RE: MD The MOQ makes inroads

From: Platt Holden (
Date: Thu Oct 30 2003 - 15:04:13 GMT

  • Next message: Platt Holden: "Re: MD The MOQ makes inroads"

    Hi Erin:

    > Okay I thought you put art as intellectual from
    > comments a long time ago. There were comments about Picasso being an
    > intellectual and I thought it was being asserted as art being an
    > intellectual activity. There was also a comment about art being
    > different from fashion but I don't know where that comment is at either.
    > I went and reread the more recent comments and I see you do distinguish
    > between intellectual patterns and aesthetic patterns so I may have
    > originally misinterpreted the original statements. These more recent
    > comments I do know where they are, at the end of March 2003 in the
    > thread Intellectual Art thread. I am still confused about what you
    > consider aesthetic patterns to be, especially when the Starbucks
    > aesthetic argument is made.

    Thanks for the reference to the intellectual art thread of last March.
    I'd completely forgotten about it. What I said then, however, pretty
    much accurately reflects my views on art vs. intellect.

    "The "truth" revealed by great art is not an "intellectual truth" but
    rather the truth of what it is to be alive and human. It is "intuitive
    truth," an immediate perception of Quality, preconceptual and therefore
    inexplicable. So I see great art as Steve does, as a catalyst for the
    DQ experience.

    "As I wrote previously, Rand ignores man's intuitive nature and thus
    misses art's fundamental purpose. Yes, the artist uses symbols to stand
    for patterns of experience. But rather than using symbols to create
    intellectual patterns to convey intellectual truths about the
    (supposedly) amoral world, he uses symbols to create aesthetic patterns
    to convey intuitive truths about the Quality world.

    "In SODV, Pirsig writes: "The arts explore the Conceptually Unknown in
    other ways to create patterns such as music, literature, painting, that
    reveal the Dynamic Quality that produced them."

    "I think artistic, aesthetic patterns are distinctly different from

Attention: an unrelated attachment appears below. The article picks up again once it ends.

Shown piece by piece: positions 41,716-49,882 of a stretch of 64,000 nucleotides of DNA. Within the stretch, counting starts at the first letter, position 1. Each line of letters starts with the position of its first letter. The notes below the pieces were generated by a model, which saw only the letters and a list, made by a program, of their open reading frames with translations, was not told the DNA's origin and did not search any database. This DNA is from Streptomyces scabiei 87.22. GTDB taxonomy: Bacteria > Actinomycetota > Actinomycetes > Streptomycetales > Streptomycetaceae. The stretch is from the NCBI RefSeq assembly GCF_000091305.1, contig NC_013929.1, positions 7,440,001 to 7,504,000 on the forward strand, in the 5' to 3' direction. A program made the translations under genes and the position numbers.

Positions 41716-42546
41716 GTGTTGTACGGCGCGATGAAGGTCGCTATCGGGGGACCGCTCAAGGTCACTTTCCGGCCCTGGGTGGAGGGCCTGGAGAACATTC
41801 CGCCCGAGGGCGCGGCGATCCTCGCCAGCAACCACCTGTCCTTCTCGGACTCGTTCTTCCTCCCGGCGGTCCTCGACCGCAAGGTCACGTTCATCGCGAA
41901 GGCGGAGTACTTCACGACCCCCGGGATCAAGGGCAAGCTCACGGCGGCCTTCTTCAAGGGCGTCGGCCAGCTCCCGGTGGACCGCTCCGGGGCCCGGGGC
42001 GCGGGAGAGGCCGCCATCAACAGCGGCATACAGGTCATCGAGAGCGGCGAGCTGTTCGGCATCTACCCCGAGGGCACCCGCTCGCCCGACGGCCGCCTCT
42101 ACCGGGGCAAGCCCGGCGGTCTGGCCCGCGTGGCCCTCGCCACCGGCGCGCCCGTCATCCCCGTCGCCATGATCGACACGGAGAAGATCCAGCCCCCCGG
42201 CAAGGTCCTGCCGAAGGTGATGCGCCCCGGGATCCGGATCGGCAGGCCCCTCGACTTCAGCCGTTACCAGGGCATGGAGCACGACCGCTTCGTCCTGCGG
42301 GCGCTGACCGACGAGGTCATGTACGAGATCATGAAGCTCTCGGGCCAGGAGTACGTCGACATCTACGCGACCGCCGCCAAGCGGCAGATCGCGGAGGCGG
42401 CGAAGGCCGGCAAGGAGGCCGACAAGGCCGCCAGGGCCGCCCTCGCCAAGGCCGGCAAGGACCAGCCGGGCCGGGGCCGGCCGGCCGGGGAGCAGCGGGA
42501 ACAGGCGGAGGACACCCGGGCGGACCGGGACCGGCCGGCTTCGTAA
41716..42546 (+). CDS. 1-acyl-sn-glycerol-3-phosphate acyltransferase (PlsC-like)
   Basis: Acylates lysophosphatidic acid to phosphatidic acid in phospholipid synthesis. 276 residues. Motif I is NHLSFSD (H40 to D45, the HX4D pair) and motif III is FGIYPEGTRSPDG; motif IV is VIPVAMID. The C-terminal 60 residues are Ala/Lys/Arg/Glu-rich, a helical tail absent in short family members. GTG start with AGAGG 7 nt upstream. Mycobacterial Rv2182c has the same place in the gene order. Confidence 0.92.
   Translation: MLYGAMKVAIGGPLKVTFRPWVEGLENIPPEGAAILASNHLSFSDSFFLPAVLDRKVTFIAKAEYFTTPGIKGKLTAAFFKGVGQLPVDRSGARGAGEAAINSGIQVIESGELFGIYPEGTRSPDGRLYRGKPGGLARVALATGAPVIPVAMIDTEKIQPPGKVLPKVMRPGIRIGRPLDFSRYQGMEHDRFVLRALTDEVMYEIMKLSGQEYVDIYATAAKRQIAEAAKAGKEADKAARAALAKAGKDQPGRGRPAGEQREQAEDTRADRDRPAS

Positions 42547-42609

intellectual patterns although of course there is some overlap.
    Pirsig's novels are excellent examples of combining intellectual and
    aesthetic patterns."

    As for Starbucks, the strictly rational (intellectual) approach to
    coffee drinking would preclude anyone paying extra for the Starbuck's
    ambience or whatever you want to call it. Likewise, if one
    intellectually considers a computer as simply a tool, why bother making
    them as pretty as the Sony Vaio and Apple iMac?

    I would suggest that intuitively human beings recognize Quality and
    seek it out. I also believe that the "betterness" we seek is largely
    aesthetic, reflecting, however brightly or dimly, the shining force
    that created all --Dynamic Quality. So it's not surprising to me to
    find people taking aesthetic pleasure from material goods. The boot
    maker in the story by John Galsworthy entitled "Quality" (reprinted in
    the MOQ Forum) was so dedicated to aesthetics he died for it.

    Perhaps my view is best summed up in this quote from the mystery
    writer, Stephen King:

    "There is fine Waterford crystal which rings delicately when struck, no
    matter how thick and chunky it may look, and then there are Flintstone
    jelly glasses. You can drink your Dom Perignon out of either one, but
    friends, there is a difference."



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